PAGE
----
Boston/ Crime & Emergencies
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Published on June 19, 2024
Former Massachusetts Corrections Officer Sentenced to Probation for Smuggling Drugs into PrisonSource: Unsplash/ Wesley Tingey

Yesterday, a former Corrections Officer, Gregorit Sanchez, age 29 and resident of Haverhill, was sentenced to five years of probation. This follows his arrest for attempting to smuggle drugs into a Massachusetts prison. According to a U.S. Attorney's Office release, Sanchez appeared before U.S. District Court Judge Angel Kelley, who also ordered him to serve a year under home detention.

This turn of events stems from incidents dating back to November 2021 when Sanchez, then an officer at the Middleton House of Correction, was caught trying to smuggle a controlled substance formulation into the facility intended for an inmate, as reported by the U.S. Attorney's Office. While the government recommended a 30-month prison sentence following his guilty plea to conspiracy charges in March 2024, the U.S. Sentencing Guidelines suggested 30-37 months of incarceration.

Sanchez was part of a drug trafficking network, smuggling cocaine, fentanyl, and other substances. He was caught with a package containing 33 grams of fentanyl pills, cocaine in powder and crack form, Suboxone films, and other illegal items. These materials were intended for Elvis DeJesus, who faces sentencing in October after pleading guilty to similar charges in June.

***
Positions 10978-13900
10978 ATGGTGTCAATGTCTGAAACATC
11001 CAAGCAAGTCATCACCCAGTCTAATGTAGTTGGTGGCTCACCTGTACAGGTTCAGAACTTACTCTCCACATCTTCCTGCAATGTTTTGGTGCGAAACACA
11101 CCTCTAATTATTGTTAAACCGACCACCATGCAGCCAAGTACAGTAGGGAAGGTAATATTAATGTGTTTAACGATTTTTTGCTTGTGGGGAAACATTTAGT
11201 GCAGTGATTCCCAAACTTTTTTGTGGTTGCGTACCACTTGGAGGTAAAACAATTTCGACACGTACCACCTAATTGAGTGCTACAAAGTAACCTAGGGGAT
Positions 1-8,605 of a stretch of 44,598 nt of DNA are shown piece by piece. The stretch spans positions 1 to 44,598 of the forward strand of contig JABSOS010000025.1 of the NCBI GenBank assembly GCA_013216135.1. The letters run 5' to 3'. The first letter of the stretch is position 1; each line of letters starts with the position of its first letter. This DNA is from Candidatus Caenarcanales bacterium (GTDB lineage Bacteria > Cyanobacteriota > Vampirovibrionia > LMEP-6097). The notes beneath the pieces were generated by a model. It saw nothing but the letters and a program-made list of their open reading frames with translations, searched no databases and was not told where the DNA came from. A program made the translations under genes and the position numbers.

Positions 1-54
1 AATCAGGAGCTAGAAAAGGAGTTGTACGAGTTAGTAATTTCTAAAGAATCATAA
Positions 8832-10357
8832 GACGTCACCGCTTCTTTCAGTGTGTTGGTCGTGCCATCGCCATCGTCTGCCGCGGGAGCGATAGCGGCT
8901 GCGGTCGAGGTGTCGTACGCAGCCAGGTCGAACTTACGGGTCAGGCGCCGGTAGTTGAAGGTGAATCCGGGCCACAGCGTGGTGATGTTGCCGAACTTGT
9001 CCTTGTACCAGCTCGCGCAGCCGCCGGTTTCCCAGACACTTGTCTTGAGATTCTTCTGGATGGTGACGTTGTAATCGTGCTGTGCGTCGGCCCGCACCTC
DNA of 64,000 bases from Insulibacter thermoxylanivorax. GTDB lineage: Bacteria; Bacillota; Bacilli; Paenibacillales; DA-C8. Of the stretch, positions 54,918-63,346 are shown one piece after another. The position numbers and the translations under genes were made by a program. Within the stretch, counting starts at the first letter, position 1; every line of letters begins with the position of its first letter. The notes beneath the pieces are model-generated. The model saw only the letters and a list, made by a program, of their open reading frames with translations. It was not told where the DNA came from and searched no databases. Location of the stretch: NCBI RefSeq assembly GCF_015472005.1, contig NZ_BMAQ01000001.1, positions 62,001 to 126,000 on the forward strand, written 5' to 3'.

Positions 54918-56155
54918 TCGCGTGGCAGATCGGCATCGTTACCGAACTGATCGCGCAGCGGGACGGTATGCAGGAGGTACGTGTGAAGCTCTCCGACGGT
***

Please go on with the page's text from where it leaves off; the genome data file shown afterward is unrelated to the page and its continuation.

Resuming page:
The case is part of the effort by the Organized Crime Drug Enforcement Task Forces (OCDETF) to dismantle major drug traffickers and their networks. Various law enforcement agencies worked together to arrest and prosecute Sanchez, showing the teamwork needed to fight the illegal drug trade. Acting United States Attorney Joshua S. Levy and many agents led the effort, supported by the Lawrence Police Department and other agencies.

Sanchez's story serves as a cautionary tale about the responsibilities entrusted to officials and the disastrous potential when those responsibilities are breached. As he serves his sentence at home, the press release emphasizes that allegations against the unconvicted defendants remain allegations until proven in court. For those following the story, ongoing updates will likely provide more insight into the scale of this network and its implications for the criminal justice system.